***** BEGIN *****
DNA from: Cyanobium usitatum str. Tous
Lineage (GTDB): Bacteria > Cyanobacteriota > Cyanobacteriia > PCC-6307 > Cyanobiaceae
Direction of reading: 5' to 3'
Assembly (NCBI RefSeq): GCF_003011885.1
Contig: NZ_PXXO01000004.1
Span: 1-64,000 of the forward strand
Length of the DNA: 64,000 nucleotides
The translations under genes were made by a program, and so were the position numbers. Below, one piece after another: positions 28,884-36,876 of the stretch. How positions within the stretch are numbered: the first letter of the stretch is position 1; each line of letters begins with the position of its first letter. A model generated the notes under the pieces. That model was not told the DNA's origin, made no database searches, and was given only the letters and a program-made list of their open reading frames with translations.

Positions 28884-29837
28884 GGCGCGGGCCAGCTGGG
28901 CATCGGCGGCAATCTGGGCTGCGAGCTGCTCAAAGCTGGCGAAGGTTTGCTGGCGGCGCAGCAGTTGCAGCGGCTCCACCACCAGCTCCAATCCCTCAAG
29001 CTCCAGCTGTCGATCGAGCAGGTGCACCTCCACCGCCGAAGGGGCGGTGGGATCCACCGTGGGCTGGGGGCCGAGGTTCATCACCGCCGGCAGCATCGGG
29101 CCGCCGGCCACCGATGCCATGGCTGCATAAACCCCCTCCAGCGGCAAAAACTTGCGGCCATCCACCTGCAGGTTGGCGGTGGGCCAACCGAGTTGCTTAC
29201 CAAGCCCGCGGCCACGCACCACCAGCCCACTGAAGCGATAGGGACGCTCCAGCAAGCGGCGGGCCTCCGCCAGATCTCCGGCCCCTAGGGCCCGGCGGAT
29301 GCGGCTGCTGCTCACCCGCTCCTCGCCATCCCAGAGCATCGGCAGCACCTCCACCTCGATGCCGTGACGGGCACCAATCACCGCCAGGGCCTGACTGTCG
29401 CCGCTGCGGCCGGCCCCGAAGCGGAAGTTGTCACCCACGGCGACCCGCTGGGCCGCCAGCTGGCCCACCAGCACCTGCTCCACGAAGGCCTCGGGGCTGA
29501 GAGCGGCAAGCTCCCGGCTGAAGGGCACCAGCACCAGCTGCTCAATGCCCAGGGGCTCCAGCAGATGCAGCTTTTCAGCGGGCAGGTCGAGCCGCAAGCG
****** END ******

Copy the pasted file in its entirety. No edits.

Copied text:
DNA from: Cyanobium usitatum str. Tous
Lineage (GTDB): Bacteria > Cyanobacteriota > Cyanobacteriia > PCC-6307 > Cyanobiaceae
Direction of reading: 5' to 3'
Assembly (NCBI RefSeq): GCF_003011885.1
Contig: NZ_PXXO01000004.1
Span: 1-64,000 of the forward strand
Length of the DNA: 64,000 nucleotides
The translations under genes were made by a program, and so were the position numbers. Below, one piece after another: positions 28,884-36,876 of the stretch. How positions within the stretch are numbered: the first letter of the stretch is position 1; each line of letters begins with the position of its first letter. A model generated the notes under the pieces. That model was not told the DNA's origin, made no database searches, and was given only the letters and a program-made list of their open reading frames with translations.

Positions 28884-29837
28884 GGCGCGGGCCAGCTGGG
28901 CATCGGCGGCAATCTGGGCTGCGAGCTGCTCAAAGCTGGCGAAGGTTTGCTGGCGGCGCAGCAGTTGCAGCGGCTCCACCACCAGCTCCAATCCCTCAAG
29001 CTCCAGCTGTCGATCGAGCAGGTGCACCTCCACCGCCGAAGGGGCGGTGGGATCCACCGTGGGCTGGGGGCCGAGGTTCATCACCGCCGGCAGCATCGGG
29101 CCGCCGGCCACCGATGCCATGGCTGCATAAACCCCCTCCAGCGGCAAAAACTTGCGGCCATCCACCTGCAGGTTGGCGGTGGGCCAACCGAGTTGCTTAC
29201 CAAGCCCGCGGCCACGCACCACCAGCCCACTGAAGCGATAGGGACGCTCCAGCAAGCGGCGGGCCTCCGCCAGATCTCCGGCCCCTAGGGCCCGGCGGAT
29301 GCGGCTGCTGCTCACCCGCTCCTCGCCATCCCAGAGCATCGGCAGCACCTCCACCTCGATGCCGTGACGGGCACCAATCACCGCCAGGGCCTGACTGTCG
29401 CCGCTGCGGCCGGCCCCGAAGCGGAAGTTGTCACCCACGGCGACCCGCTGGGCCGCCAGCTGGCCCACCAGCACCTGCTCCACGAAGGCCTCGGGGCTGA
29501 GAGCGGCAAGCTCCCGGCTGAAGGGCACCAGCACCAGCTGCTCAATGCCCAGGGGCTCCAGCAGATGCAGCTTTTCAGCGGGCAGGTCGAGCCGCAAGCG